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When
April 20th, 2021 2:00 PM through  3:15 PM
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Online event, link will be provided
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SWHE Network in Collaboration with ICHEM  

Drawing on the global interdisciplinary literature on decolonizing curriculum and pedagogy (DCP) in higher education over the past two decades, we critically examined the idea of “decolonizing” in the context of disciplines and universities around the world.  Based on a critical analysis of 207 articles/book chapters/conference proceedings published in English and centering a geopolitics of knowledge frame (Mignolo, 2003, 2011), we present three themes: a) decolonizing meaning/s b) actualizing decolonization, and c) challenges. We observed three major meanings of decolonization and four ways to actualize DCP that were driven by geographical, disciplinary, institutional and/or stakeholder contexts.  We argue that, while there are similarities within the literature, ultimately the meanings, actualizations and challenges of DCP are contextual, which has political and epistemological consequences. By contexts, we are referring to various containers and/or forces that shape, drive and/or underpin the various manifestations of meanings, actualizations, and/or challenges related to DCP.  We end by offering directions for educational research on DCP, revealing the possibility for a field or discipline of decolonial studies.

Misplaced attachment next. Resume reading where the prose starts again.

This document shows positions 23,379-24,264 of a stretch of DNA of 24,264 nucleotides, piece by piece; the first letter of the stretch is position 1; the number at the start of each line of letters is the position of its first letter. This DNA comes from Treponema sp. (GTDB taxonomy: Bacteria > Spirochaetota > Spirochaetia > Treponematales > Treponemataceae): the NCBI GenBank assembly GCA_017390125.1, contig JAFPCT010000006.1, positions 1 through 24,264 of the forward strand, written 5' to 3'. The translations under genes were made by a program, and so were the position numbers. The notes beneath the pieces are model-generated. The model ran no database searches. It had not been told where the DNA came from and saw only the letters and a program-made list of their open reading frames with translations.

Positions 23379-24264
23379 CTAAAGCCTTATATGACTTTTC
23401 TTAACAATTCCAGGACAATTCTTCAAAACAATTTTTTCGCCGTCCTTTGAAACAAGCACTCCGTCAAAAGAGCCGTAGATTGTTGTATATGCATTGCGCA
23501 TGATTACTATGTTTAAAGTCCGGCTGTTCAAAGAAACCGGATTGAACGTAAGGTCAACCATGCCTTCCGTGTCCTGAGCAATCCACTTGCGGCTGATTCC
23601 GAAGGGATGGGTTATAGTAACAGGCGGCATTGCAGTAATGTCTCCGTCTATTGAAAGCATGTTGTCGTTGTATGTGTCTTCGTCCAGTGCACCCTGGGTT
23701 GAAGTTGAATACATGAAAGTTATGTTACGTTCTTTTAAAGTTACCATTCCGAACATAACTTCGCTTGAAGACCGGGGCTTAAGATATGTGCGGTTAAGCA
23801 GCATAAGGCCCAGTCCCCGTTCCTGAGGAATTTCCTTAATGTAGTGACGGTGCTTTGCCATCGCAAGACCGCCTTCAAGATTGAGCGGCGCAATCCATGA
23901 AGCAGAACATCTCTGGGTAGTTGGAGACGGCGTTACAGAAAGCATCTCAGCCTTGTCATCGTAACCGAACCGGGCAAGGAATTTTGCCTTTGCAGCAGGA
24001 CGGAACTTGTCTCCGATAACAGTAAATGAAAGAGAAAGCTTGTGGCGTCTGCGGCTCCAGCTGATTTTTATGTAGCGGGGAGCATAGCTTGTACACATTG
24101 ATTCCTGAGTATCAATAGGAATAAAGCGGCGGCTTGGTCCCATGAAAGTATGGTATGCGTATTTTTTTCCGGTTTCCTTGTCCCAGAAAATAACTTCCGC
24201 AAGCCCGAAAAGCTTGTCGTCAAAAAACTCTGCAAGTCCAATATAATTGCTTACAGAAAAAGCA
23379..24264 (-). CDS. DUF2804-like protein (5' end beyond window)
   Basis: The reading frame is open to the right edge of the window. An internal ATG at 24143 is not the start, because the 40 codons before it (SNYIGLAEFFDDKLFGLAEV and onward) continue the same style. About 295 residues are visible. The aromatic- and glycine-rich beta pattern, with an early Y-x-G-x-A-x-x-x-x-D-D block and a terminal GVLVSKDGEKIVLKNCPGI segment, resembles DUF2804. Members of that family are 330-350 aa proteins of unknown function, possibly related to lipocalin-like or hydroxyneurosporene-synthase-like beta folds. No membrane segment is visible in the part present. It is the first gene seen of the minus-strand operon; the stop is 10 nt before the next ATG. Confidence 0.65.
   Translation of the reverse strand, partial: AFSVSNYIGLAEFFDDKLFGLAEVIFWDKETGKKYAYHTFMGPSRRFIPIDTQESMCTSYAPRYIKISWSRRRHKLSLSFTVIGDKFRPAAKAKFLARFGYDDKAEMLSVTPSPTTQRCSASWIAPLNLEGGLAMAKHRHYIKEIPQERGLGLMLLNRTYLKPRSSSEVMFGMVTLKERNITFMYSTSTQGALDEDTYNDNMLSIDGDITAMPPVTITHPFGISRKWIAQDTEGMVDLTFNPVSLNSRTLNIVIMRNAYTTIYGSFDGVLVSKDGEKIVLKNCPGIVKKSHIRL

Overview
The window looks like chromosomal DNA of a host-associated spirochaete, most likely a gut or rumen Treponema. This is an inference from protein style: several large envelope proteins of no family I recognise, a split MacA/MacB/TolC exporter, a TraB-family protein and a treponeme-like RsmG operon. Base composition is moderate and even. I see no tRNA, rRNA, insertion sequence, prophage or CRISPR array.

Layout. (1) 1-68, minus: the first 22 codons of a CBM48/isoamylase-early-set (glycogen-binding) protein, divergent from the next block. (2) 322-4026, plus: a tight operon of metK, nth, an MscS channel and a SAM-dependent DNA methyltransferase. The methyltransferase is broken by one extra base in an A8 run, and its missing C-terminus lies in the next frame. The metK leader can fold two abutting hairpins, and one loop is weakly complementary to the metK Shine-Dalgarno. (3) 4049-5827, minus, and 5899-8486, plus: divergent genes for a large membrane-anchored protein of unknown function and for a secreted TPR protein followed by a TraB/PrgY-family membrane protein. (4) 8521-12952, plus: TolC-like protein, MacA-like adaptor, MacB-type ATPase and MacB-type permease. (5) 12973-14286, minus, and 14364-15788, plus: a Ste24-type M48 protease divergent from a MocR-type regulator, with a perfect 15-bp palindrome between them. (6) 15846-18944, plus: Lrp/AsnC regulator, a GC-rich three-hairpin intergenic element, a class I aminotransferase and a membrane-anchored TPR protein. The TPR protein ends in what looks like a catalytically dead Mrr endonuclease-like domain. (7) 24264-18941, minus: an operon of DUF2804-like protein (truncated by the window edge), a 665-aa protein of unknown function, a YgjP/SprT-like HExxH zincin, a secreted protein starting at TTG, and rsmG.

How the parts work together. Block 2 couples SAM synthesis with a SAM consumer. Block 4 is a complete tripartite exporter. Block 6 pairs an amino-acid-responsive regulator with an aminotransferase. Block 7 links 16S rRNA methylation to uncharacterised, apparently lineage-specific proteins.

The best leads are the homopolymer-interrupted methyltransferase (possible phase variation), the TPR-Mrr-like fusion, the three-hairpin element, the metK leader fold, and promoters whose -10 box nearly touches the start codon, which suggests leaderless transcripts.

Bios:

Riyad A. Shahjahan is an Associate Professor of Higher, Adult and Life Long Education (HALE) at Michigan State University. He is also a core faculty member of Muslim Studies, Chicano/Latino Studies, Asian Studies, and Center for Advanced Study of International Development. His areas of research interests are in globalization of higher education, temporality and embodiment in higher education, cultural studies, and de/anti/postcolonial theory.

Annabelle L. Estera is an independent scholar who completed her doctorate work in Higher, Adult, and Lifelong Education at Michigan State University. She also holds an M.A. in Higher Education and Student Affairs from Ohio State University. Her research interests include decolonizing higher education, discourses of diversity and multiculturalism, and staff in higher education

Kirsten T. Edwards is Linda Clarke Anderson Presidential Professor of Educational Leadership & Policy Studies, as well as core affiliate faculty for African and African American Studies, Women’s & Gender Studies, and the Center for Social Justice at the University of Oklahoma (OU) in Norman, Oklahoma. Dr. Edwards is interested in the ways that socio-cultural identity and context influence teaching and learning in postsecondary education.

 

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